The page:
Training at the Range (Holster draw)

We all love range days – it can be a stress reliever, a reward for a tough week, or even a social gathering amongst like-minded individuals.  Even in the midst of fun, there are a lot of serious undertones about the whole event.  Obviously, gun safety is at the top of the list.  But many of you have taken CCW classes or even tactical defense courses.  It is critically important that any time we are given the opportunity that we practice those tactics.


Practicing shooting from various drawing positions is a vital practice to run through.   Some ranges don’t allow their customers to draw from the holster, but it is something you can practice at home with a roped off gun.  An often-cited statistic is that 50% of gunfights occur at 5 feet or less.  A draw therefore becomes one of the most important aspects of the fight. 


When shooting from the holster (or at our recommendation, draw straight up and tuck into pectoral muscle, right near the arm pit), make dang sure your off-hand is slapped against your chest.  One bad recoil and a second shot could qualify you for a new hand.  Plus, your hands are already closer together, bringing you one step closer to a chest ready shot.  Then a fully extended, isosceles position comes on the third shot.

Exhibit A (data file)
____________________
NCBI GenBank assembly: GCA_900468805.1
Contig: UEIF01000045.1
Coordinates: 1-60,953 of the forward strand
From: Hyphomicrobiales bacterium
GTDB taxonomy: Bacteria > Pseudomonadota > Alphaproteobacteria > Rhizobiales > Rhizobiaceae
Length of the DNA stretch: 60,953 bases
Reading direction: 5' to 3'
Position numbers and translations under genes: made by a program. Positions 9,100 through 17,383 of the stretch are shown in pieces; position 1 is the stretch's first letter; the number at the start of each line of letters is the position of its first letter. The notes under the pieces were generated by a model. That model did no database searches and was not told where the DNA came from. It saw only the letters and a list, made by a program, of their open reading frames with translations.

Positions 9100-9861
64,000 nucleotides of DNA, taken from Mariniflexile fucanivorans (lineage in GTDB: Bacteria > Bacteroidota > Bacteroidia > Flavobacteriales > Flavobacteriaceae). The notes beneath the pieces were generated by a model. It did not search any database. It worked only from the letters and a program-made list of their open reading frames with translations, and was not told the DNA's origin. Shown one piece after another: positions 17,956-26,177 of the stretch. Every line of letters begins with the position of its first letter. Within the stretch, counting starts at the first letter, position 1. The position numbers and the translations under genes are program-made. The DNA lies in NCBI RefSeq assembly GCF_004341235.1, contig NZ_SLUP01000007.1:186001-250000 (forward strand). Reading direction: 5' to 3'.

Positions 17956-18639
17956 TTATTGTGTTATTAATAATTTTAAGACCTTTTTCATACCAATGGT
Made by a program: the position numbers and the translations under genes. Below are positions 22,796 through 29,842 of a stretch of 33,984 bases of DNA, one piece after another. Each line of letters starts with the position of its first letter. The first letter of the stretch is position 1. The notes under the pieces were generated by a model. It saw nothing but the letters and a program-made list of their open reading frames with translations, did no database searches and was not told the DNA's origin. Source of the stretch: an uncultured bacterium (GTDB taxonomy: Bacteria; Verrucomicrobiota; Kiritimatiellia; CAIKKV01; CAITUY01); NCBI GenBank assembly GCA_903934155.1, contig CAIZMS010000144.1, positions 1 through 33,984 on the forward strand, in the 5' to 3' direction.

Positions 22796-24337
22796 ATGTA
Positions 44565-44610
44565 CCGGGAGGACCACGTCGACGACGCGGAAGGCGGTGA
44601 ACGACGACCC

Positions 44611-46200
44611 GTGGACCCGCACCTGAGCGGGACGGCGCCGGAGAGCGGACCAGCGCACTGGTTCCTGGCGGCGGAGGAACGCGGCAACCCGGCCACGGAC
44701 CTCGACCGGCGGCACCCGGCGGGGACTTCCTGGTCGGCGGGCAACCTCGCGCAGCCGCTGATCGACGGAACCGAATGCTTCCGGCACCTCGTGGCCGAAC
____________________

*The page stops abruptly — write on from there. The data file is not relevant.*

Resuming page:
If you are unfamiliar with this drill, you should absolutely practice with an unloaded, roped gun BEFORE attempting it at the range.  Even then, a slow delivery on every step will be imperative.


That quick, holster-to-arm-pit draw and fire is an easy one to practice with our holsters here at Fierce Defender.  We offer a variety of positions with our styles, including appendix (check our IWB) and frog carry (hybrid), and can offer an variant outside the waistband hip holster for those who plan on wearing some extra padding when carrying.  In fact, it is the easiest portion for us to practice as we test the tension of every holster that leaves our warehouse.  You don’t want to be yanking your gun out of the holster, distracting you from good form, nor do we want it too loose, where it behaves more like a box with a deadly prize inside.  No, we want to make sure our holsters hold your weapon securely and release it upon command.


Take at least 15 minutes each shooting session that you can to practice good form in drawing and firing, controlled breathing, reholstering, and checking your surroundings.   Perform these tasks at a slow pace – no one will judge you for being too careful.  Trust us, when the time comes and you must draw for your life, you will be moving plenty fast.  And you will be glad that you practiced the one tactic that every gunfight calls for.

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